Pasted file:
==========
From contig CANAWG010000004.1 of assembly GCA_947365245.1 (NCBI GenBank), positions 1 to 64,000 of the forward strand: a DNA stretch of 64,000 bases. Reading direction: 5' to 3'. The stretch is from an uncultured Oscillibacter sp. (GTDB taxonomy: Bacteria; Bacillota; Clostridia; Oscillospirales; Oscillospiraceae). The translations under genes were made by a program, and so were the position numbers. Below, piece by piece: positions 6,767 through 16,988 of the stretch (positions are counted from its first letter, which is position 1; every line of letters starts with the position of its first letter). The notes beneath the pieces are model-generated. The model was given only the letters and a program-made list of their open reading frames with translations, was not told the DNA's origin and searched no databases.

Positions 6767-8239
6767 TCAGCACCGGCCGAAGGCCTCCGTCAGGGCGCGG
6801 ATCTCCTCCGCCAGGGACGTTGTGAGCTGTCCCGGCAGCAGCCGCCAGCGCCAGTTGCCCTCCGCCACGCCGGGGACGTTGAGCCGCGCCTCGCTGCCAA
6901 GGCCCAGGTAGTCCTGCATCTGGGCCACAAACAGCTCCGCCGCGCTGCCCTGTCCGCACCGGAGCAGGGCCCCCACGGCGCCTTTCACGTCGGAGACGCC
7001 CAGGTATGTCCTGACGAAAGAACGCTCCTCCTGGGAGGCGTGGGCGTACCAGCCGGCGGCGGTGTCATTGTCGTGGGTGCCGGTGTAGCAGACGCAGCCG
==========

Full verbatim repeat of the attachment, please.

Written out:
From contig CANAWG010000004.1 of assembly GCA_947365245.1 (NCBI GenBank), positions 1 to 64,000 of the forward strand: a DNA stretch of 64,000 bases. Reading direction: 5' to 3'. The stretch is from an uncultured Oscillibacter sp. (GTDB taxonomy: Bacteria; Bacillota; Clostridia; Oscillospirales; Oscillospiraceae). The translations under genes were made by a program, and so were the position numbers. Below, piece by piece: positions 6,767 through 16,988 of the stretch (positions are counted from its first letter, which is position 1; every line of letters starts with the position of its first letter). The notes beneath the pieces are model-generated. The model was given only the letters and a program-made list of their open reading frames with translations, was not told the DNA's origin and searched no databases.

Positions 6767-8239
6767 TCAGCACCGGCCGAAGGCCTCCGTCAGGGCGCGG
6801 ATCTCCTCCGCCAGGGACGTTGTGAGCTGTCCCGGCAGCAGCCGCCAGCGCCAGTTGCCCTCCGCCACGCCGGGGACGTTGAGCCGCGCCTCGCTGCCAA
6901 GGCCCAGGTAGTCCTGCATCTGGGCCACAAACAGCTCCGCCGCGCTGCCCTGTCCGCACCGGAGCAGGGCCCCCACGGCGCCTTTCACGTCGGAGACGCC
7001 CAGGTATGTCCTGACGAAAGAACGCTCCTCCTGGGAGGCGTGGGCGTACCAGCCGGCGGCGGTGTCATTGTCGTGGGTGCCGGTGTAGCAGACGCAGCCG